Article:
Instead of urging the person experiencing impotence to explore other options to try to treat the cause of the problem so that the person could stop taking the impotence — causing drug, the drug companies recommend a new drug to treat the side effect. Hence, Viagra, Cialis, and Levitra are prescribed.

If Viagra, Cialis, and Levitra were just harmless sugar pills there might be some reason for their use in this case. However, they carry with them their own serious side effects. Here are some of the side effects taken from the Viagra label:

  • Dyspepsia (indigestion)
  • Nasal Congestion
  • Abnormal Vision
  • Diarrhea
  • Dizziness
  • Headache
  • Migraine
  • Hypotension (low blood pressure)
  • Chest pain
  • Cardiac arrest (heart attack)
  • Arthritis
  • Bone pain
  • Depression
  • Asthma
  • Bronchitis
  • Urinary Tract Infection
  • Urinary incontinence
  • Anorgasmia (inability to reach orgasm)


Viagra was released on the public in 1998 while Cialis and Levitra were released in 2003. On July 8, 2007, the FDA approved updated labeling for Cialis, Levitra and Viagra to warn about reports that some people taking these drugs experienced “sudden vision loss caused when blood flow is blocked to the optic nerve.” In layman’s terms this means that the person couldn’t see.

On October 18, 2007, the FDA announced that people taking a class of drugs called PDE5 inhibitors are experiencing sudden hearing loss. Viagra, Cialis and Levitra are PDE5 inhibitors. In addition to the sudden hearing loss, some people taking Viagra, Cialis and Levitra are also experiencing tinnitus (ringing in the ears) and dizziness.

However, the FDA said that, in most cases, the hearing loss only involved one ear, and about a third of the time it was temporary. Of course this means that two-thirds of the people have more permanent hearing loss.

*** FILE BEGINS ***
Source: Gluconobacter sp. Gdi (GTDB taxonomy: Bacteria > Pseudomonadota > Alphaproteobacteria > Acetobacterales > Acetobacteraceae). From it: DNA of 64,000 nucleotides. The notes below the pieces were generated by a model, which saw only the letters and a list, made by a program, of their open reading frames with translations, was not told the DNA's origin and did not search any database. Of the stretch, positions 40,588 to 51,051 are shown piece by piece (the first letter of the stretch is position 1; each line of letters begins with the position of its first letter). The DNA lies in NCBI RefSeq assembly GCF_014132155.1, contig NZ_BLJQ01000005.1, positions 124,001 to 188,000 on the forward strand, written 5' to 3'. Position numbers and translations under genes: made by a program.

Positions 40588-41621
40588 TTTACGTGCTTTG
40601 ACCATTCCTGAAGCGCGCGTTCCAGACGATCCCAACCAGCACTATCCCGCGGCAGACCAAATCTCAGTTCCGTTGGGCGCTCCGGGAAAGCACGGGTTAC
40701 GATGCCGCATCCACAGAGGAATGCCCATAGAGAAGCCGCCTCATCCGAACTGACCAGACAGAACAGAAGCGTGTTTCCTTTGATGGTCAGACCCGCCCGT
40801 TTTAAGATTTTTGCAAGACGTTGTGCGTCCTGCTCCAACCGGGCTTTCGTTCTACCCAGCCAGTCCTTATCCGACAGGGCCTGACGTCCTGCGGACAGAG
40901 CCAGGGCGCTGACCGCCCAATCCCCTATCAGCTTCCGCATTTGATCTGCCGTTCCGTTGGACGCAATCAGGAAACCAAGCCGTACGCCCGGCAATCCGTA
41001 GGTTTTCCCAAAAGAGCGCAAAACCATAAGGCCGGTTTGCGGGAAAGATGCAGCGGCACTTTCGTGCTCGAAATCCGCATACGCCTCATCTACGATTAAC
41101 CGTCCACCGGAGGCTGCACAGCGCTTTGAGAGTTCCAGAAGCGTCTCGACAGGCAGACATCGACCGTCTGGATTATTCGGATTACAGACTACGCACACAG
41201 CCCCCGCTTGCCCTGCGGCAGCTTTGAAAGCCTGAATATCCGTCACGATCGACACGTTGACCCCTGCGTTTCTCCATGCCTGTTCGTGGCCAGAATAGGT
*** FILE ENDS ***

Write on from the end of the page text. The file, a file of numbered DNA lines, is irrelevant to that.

If the distracted driver is liable for the unintended consequences that result in injury to others, are drug side effects that cause injury or even death to people merely unintended consequences—particularly if the risks are not fully explained to the people being given them?

At what point do we as a nation begin holding the drug companies who rush drugs to market, often with endorsements from doctors who are receiving undisclosed payments from these same drug companies, responsible for the consequences to the public? At what point do we require that medical doctors first try to treat the causes of illnesses instead of merely giving a drug to cover up the symptoms—symptoms often created by known side effects of other drugs?

At Novus Medical Detox we see the consequences of treating symptoms and not causes and often the damage to individuals, families, and society is not easy to repair. Please insist that your doctor explain all the alternatives to drugs and explore ways to treat the cause of your problem and not just the symptoms.

Start Your New Path to Sobriety Today!

    • Please enter your name.
    • This isn't a valid phone number.
    • Please enter your email address.
      This isn't a valid email address.
    • Please make a selection.
    • Please enter a message.